James Montgomery Interview
(James Montgomery Blues Band)
For 20 years now, James Montgomery has been singing the blues — only
in his case, it's really paid off!!
He's toured with Aerosmith, Bruce Springsteen, Bonnie Raitt, and The Allman
Bros. He's jammed onstage with B.B. King, Charlie Daniels, Gregg Allman, Peter
Wolf, Bonnie Raitt and Mick Jagger.
Montgomery's band has included a series of musicians that reads like a Who's
Who in Rock 'n' Roll. His guitar players alone have included Billy Squier,
Rod Stewart's Jeff Golub, Taylor Dayne's Nunzio Signore, Mitch Ryder's Jim
McCarty, and Roy Clark's Jeff Pevar.
And if that’s not enough, James hooked up with Alex Taylor (brother of
James, Kate, and Livingston) to form the East Coast Funkbusters. Eventually,
Dan Ackroyd and Paul Shaffer joined the band and they toured Canada.
When Ackroyd put the Blues Bros. back together to open the Hard Rock Cafe in
Dallas, Montgomery was his personal choice on harmonica, in a band that included
all the original Blues Bros.; the Letterman Band, Chuck Berry, Bo Diddley and
Carl Perkins, to name just a few.
If you have the idea by now that James Montgomery has played a pretty important
part in rock — you're right.
James Montgomery is currently touring in support of his latest CD — "The
Oven Is On" (Tone Cool Records) — and boy, is it hot!
We spoke with James Montgomery about his life in music.
Q. This is your first album in a couple of years. What have
you been up to, between recording projects?
A. Basically, I never really came off of the road. I had different bands I
was touring with. I spent a lot of time playing down in the Caribbean, and
actually, at one point we did a whole set of Caribbean style music. I was flying
singers from the Virgin Islands up here (Rhode Island) and we were going out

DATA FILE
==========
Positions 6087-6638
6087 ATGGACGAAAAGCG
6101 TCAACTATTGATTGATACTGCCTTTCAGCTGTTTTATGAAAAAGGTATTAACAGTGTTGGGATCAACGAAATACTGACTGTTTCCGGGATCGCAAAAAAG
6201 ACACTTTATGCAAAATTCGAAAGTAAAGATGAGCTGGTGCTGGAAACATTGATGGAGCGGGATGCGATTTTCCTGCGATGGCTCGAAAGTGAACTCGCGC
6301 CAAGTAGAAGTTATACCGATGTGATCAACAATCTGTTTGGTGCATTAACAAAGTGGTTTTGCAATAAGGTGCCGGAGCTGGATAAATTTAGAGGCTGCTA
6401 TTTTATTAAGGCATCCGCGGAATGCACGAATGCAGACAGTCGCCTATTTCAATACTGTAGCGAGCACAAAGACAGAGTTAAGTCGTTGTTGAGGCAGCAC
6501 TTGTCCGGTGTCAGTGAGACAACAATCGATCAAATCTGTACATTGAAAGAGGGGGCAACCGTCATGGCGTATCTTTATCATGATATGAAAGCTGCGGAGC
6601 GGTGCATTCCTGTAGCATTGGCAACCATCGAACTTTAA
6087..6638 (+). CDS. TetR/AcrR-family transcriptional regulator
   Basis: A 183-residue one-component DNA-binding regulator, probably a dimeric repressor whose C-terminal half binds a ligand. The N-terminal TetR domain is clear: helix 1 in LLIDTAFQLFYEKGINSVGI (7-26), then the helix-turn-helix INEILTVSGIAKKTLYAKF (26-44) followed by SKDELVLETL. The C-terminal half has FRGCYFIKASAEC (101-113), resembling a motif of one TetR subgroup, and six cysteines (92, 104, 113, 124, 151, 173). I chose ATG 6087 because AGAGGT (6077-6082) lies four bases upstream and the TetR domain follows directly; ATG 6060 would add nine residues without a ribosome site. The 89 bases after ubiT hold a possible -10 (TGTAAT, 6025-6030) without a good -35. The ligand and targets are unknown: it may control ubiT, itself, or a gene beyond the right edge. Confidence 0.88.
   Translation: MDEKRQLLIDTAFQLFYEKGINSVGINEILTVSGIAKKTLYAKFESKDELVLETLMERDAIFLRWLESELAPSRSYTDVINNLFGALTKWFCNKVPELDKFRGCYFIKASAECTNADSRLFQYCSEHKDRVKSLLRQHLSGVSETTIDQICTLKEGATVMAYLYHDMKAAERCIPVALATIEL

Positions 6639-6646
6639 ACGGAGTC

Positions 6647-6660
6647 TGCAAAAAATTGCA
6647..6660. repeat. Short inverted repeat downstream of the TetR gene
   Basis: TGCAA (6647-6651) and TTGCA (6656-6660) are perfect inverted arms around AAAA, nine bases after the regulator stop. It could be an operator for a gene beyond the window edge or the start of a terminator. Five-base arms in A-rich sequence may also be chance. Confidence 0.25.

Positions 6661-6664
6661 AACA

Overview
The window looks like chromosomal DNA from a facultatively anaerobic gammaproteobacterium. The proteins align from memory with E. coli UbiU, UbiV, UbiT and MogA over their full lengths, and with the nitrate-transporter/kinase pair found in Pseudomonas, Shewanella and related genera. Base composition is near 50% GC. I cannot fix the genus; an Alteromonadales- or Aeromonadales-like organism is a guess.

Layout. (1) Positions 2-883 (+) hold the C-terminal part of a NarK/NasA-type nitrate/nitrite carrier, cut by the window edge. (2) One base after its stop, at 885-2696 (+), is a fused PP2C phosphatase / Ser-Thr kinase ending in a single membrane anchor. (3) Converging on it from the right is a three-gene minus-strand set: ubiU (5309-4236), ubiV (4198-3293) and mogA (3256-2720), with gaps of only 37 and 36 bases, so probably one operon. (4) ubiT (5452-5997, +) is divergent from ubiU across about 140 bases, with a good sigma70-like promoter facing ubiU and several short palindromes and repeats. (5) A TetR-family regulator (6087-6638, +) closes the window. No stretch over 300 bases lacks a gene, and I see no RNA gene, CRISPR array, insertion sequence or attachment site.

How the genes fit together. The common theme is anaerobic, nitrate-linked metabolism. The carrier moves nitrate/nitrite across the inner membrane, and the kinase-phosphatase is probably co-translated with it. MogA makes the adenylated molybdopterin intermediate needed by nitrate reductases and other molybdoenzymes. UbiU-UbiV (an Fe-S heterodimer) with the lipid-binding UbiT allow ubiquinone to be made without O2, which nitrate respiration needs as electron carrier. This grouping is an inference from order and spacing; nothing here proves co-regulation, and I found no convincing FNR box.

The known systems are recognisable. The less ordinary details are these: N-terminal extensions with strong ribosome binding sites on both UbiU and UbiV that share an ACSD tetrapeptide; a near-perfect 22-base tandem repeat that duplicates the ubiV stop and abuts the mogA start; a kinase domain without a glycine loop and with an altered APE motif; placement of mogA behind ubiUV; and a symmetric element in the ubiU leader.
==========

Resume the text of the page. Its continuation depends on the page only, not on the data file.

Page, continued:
as Mighty Monte and The Mambos. But, that was just kind of like, as a fun thing,
interspersed with our regular touring schedule. I put a band together with
Alex Taylor called the East Coast Funkbusters. Ackroyd actually hooked up with
us in that project for a little while. He wasn't a permanent member, but a
member from time to time and we toured up in Canada with that band. Even though
I wasn't recording, I was doing a lot of writing, and touring around New England.
I did some television commercials for Dodge, where they used me as the principle
actor, and I did the music for them, which was also fun.
Q. You no longer call yourself The James Montgomery Blues
A. Yeah. We did that a long time ago, because we got to a point when we started
writing our own songs where as far as we were concerned, they were blues songs.
I consider everything I write to be a blues song. It’s so deep in the
roots of what I do. You get these blues aficionados in the audience. They started
comin' up to us saying, "I don't know why you call yourselves a blues band
because the third number you played wasn't blues. The fifth number you played
wasn't blues. So, we kind of just took that off of the band, then just to save
us a lot of aggravation dealing with these aficionados. And even though it's
not officially the name of the band anymore, we pretty much didn't get rid
of it. Half of the gigs we show up for are advertised as the James Montgomery
Blues Band. It really doesn't bother me one way or another, how they want to
refer to us.
Q. You still see an audience for the blues?
A. Oh yeah. I was with Robert Cray last night and the place was jammed. It
was like a 2-3,000 seater, but it was full of people Monday night. I think
it's a fairly healthy time for blues oriented stuff right now. There seems
to be a lot of little clubs opening up again that specialize in blues. And,
that's always a good sign. There's been resurgence, but I don't think it's
Q. How did you get interested in music?
A. I saw a jug band, play when I was either in junior high or high school.
I guess I probably was in the tenth grade. I saw a couple of guys playing
harmonica in that band. I used to dress up as Elvis, and in fact I won a
talent competition when I was in elementary school. The other people in the
contest actually had skills and talent. They played piano, clarinet. They
danced. They sang. These were some pretty talented youngsters. I got up,
and pantomimed and lip-synched to Elvis Presley's 'Hound Dog' and won the
contest. So, I figured right then, look at this, you don't even have to have
talent and you can still wow these people onstage. So, I saw this jug band,
and said, yeah, that’s what I want to do.
Official Website: JamesMontgomery.com
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